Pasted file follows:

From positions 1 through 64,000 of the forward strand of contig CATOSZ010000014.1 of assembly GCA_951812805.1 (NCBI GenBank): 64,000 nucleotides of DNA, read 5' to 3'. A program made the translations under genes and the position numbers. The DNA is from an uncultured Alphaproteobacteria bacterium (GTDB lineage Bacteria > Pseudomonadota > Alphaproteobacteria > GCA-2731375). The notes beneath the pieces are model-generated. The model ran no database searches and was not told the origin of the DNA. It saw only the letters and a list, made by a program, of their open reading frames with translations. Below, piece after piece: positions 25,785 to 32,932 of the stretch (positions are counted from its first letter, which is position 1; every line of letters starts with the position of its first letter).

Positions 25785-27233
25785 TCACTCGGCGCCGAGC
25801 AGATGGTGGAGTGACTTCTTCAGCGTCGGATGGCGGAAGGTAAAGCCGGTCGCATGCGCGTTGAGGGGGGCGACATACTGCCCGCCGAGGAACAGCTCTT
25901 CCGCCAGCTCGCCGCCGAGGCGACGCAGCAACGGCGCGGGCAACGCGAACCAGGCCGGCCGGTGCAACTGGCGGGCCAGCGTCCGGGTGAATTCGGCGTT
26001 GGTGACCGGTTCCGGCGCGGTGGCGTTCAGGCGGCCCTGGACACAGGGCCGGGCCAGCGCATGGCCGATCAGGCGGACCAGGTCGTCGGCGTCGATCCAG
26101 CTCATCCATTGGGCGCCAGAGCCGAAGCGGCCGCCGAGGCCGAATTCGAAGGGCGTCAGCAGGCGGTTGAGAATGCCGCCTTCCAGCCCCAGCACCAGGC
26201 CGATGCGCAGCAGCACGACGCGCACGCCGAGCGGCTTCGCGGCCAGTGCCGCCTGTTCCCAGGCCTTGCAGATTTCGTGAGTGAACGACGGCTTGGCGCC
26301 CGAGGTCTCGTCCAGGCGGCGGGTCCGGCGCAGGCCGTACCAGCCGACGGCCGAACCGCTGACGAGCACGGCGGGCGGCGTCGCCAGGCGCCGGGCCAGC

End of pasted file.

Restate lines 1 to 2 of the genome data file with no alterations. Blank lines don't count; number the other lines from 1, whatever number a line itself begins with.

From positions 1 through 64,000 of the forward strand of contig CATOSZ010000014.1 of assembly GCA_951812805.1 (NCBI GenBank): 64,000 nucleotides of DNA, read 5' to 3'. A program made the translations under genes and the position numbers. The DNA is from an uncultured Alphaproteobacteria bacterium (GTDB lineage Bacteria > Pseudomonadota > Alphaproteobacteria > GCA-2731375). The notes beneath the pieces are model-generated. The model ran no database searches and was not told the origin of the DNA. It saw only the letters and a list, made by a program, of their open reading frames with translations. Below, piece after piece: positions 25,785 to 32,932 of the stretch (positions are counted from its first letter, which is position 1; every line of letters starts with the position of its first letter).

Positions 25785-27233